[Storyboard Cover]Storyboard Preview

The materials on this page are copyright © 1996 by Magus Creative Games. You may print them for personal use, but if you like them, please order the Storyboard rule book.

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If you want to imagine being another person,
in another place,
another time,
another world of possibilities...

If you want to play the part of a hero,
to imagine adventures you can never live,
to tell a fantastic tale...

If you want to play a limitless game,
without hours of preparation,
without hundreds of pages of rules...


Storyboard offers simple yet versatile role-playing.
Describe your character in words, not numbers.
It is compatible with any story or game genre you can imagine.

It requires pencil, paper, dice (optional), and a very active imagination.

The Origin of Storyboard

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Once upon a time, there were eight people who got together each week to play games. They would forget the tedium and tribulations of day-to-day life, and pretend to be supernatural achievers in dark and dangerous worlds. They would create stories, with these imagined characters as the protagonists. The stories would last for months, sometimes years. The characters would grow and change as they faced the problems of their world.

After one such story had ended, these eight people wanted to try something a little different. All their previous stories required rule books hundreds of pages thick, that they all had to understand to some degree. Their games required hours of preparation.

This group wanted to play a game that was flexible enough to allow their imaginations to run free, yet simple enough that they didn't have to spend more time preparing than actually playing. Nothing previously available fit the bill. They had to make up something new. The result was an early version of Storyboard. The concept was so simple, it didn't need to be written down.

They played it and liked it, and now it is written down to share with others. Everything you really need to know about Storyboard, you can read in fifteen minutes and never forget. However, since I'm writing it down and sharing it with everyone, I decided to add some hints, advice, and examples so that people may have a reason to buy it even after learning the rules.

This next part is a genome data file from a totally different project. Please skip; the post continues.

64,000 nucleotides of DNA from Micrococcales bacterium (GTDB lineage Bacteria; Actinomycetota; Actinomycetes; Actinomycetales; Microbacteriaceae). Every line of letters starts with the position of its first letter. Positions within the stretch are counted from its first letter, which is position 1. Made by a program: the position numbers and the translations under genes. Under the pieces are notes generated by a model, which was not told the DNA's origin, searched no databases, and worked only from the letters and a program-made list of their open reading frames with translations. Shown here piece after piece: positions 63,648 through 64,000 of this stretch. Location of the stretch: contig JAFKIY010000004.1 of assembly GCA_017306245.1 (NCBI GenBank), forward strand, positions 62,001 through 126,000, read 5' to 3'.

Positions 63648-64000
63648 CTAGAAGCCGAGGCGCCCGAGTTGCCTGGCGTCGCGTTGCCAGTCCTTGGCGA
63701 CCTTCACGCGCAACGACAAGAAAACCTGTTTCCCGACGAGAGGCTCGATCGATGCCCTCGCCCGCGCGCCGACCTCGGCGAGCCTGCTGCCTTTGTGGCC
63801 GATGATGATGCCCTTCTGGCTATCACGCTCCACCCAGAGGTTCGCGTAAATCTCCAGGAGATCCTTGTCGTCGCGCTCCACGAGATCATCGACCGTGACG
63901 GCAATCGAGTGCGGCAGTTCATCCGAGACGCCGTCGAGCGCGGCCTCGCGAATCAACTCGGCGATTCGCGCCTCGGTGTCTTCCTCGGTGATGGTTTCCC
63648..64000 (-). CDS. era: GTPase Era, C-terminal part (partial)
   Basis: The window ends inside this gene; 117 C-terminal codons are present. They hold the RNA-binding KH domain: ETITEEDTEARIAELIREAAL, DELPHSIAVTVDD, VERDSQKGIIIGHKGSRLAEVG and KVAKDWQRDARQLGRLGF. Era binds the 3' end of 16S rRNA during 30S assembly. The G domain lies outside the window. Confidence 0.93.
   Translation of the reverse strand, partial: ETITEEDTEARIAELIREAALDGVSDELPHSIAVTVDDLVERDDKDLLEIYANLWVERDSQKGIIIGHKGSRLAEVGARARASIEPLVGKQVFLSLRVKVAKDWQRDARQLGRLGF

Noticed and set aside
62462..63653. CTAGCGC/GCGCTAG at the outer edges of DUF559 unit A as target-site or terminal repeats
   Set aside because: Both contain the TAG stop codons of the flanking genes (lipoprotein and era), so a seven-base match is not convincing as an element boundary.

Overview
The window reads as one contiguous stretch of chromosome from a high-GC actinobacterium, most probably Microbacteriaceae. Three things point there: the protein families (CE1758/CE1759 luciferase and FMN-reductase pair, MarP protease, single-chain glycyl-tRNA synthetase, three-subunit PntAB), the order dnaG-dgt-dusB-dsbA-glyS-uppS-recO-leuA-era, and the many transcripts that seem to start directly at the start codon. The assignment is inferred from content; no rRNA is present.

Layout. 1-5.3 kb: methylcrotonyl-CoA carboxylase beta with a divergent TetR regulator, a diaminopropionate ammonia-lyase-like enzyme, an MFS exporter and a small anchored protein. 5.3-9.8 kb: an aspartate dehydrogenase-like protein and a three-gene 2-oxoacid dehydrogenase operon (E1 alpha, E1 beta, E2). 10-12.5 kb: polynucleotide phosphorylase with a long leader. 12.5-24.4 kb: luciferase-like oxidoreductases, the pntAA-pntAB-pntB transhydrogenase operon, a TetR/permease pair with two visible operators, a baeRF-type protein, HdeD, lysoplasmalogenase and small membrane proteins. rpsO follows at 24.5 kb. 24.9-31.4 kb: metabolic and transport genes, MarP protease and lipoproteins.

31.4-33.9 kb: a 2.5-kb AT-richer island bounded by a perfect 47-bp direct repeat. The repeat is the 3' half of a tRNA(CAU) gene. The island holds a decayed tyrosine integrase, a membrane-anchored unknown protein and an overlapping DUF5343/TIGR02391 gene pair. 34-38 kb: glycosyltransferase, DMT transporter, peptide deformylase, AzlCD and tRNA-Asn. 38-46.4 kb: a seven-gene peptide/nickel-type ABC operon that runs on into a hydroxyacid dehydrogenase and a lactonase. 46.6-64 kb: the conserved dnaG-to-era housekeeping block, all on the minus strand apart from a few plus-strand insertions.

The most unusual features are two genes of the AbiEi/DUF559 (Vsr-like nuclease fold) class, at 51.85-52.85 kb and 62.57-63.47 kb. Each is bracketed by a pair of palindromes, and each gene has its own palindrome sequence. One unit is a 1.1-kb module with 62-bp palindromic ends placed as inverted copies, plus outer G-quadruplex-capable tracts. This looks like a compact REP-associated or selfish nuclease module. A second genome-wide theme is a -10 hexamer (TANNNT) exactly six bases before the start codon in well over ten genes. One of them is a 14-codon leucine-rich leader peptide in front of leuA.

Read it over -- it could replace every other role-playing game you've ever played. If you want to go light on rules, and heavy on imagination, this is your game.

Basic Storyboard

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Storyboard is a very simple role-playing game with emphasis on the role-playing. There is very little structure behind the Storyboard game. The following are guidelines to keep the players in line and on track.


All characters are described by Traits. Traits are words or short phrases which describe what the character is and does. The number of Traits used to describe a character is up to the players and Game Runner(s) to decide. 15 or 20 Traits work well for starting characters. More powerful characters might have more, and common folk should have fewer.

A character may be described by a story, with the main Traits circled as the words or phrases appear in the story. This is a better way to get the role-playing feel of the game than just listing the Traits.


As a story progresses, the characters may need to take actions which are not guaranteed to succeed. In such a situation, the game runner asks them to support the activity with Traits. The player then lists their character's Traits which support the activity. Each Trait adds one die to the Action Roll (with the Game Runner's approval). In addition, any "common" activity (something that any normal person could attempt) adds one die to the Action Roll.

An Action Roll cannot exceed five dice for normal starting characters. Remove any excess dice.

The Game Runner assigns a difficulty to the roll, from 2 to 10 (2 being very simple, 6 being typical, and 10 being nearly impossible). The player rolls 1d10 for each die of the Action Roll. Each result equal to or higher than the difficulty rating adds one success. If you don't have d10s, use d6s instead (with difficulty from 2 to 6, 4 being typical).

The action succeeds with just one success. With more, the action succeeds well. Zero Successes means the action failed.

What else is in Storyboard?

...And a few other surprises.

How can I get it? (Storyboard Ordering Information)

Please direct questions or problems to magus@mcgames.com.
Storyboard is a Trademark of Magus Creative Games. The rules and materials are Copyright © 1996 by Magus Creative Games.
This web page is Copyright © 1998 by Magus Creative Games.

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